Six-year-old dies after Strep A bacteria outbreak at Surrey primary school

A six-year-old pupil has died and another is in hospital after an outbreak of invasive bacteria at a primary school in Surrey.

The year 1 Ashford Church of England School pupil caught the invasive Group A streptococcal (iGAS) infection, it was said in an email to parents.

UK Health Security Agency South East's (UKHSA) health protection consultant Dr Claire Winslade confirmed the death.

"We are extremely saddened to hear about the death of a pupil at Ashford Church of England School, and our thoughts are with their family, friends and the school community," she said.

"As a precautionary measure, we have recommended antibiotics to pupils and staff in the same year groups as the individuals affected.

"We have provided advice to the school to help prevent further cases and will continue to monitor the situation."

An email sent by the school to parents, obtained by the PA news agency, said: "It is with the deepest regret and sadness that I have to inform you that a child in year 1 has sadly died after developing invasive Group A streptococcal (IGAS).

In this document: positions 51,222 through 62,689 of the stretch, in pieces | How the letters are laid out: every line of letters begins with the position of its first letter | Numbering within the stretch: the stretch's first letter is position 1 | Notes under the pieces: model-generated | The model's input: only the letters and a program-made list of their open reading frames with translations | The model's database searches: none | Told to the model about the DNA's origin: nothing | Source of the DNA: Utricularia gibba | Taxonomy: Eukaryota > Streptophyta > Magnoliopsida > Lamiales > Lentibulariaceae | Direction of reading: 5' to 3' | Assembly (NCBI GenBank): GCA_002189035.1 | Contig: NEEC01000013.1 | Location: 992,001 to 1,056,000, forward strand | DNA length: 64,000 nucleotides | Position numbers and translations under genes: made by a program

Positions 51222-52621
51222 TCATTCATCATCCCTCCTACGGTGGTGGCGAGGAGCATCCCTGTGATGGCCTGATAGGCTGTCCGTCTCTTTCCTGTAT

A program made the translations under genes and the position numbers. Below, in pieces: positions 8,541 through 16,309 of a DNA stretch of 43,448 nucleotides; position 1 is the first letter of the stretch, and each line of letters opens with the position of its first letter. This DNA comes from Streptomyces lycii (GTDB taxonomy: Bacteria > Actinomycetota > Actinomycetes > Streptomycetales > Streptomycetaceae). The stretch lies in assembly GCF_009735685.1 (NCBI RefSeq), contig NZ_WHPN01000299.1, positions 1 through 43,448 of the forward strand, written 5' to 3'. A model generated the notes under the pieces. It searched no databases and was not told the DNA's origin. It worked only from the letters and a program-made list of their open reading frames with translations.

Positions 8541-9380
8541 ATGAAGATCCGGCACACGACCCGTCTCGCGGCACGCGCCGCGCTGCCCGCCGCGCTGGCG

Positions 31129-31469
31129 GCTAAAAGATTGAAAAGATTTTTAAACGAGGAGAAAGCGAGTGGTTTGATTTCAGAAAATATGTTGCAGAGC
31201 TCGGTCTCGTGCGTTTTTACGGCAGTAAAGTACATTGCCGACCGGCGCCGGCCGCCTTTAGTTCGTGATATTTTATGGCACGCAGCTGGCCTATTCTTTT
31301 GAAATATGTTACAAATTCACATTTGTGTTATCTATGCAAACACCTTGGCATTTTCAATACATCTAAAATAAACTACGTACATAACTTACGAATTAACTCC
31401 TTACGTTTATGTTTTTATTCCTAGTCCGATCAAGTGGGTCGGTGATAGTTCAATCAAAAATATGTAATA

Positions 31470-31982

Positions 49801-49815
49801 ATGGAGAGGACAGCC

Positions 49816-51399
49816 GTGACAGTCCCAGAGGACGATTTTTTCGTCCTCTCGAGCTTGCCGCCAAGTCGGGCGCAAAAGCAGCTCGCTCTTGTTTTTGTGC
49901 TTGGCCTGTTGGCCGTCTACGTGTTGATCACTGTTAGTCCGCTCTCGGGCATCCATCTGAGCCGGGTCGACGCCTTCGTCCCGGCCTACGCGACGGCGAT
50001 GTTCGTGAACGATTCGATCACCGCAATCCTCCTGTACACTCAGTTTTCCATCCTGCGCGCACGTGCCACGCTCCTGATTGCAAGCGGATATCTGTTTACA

"We are also aware that a child in a year 2 class has developed the same illness but is showing positive signs of recovery."

Surrey County Council director of public health Ruth Hutchinson was quoted as saying: "We are deeply saddened by the death of a pupil at Ashford Church of England School and we offer our sincere condolences to their family, friends and the whole school community, who are in our thoughts."

How dangerous is Strep A?

Group A streptococcus (or Strep A) can cause scarlet fever, throat infections and, in very rare cases, invasive disease.

It can happen when bacteria get into parts of the body where bacteria are not usually found, such as the blood, muscle or the lungs.

This occurs if the bacteria get past a person's defences, such as through an open wound or when a person's immune system is depleted.

Most people who come into contact with the bacteria remain well and symptom-free.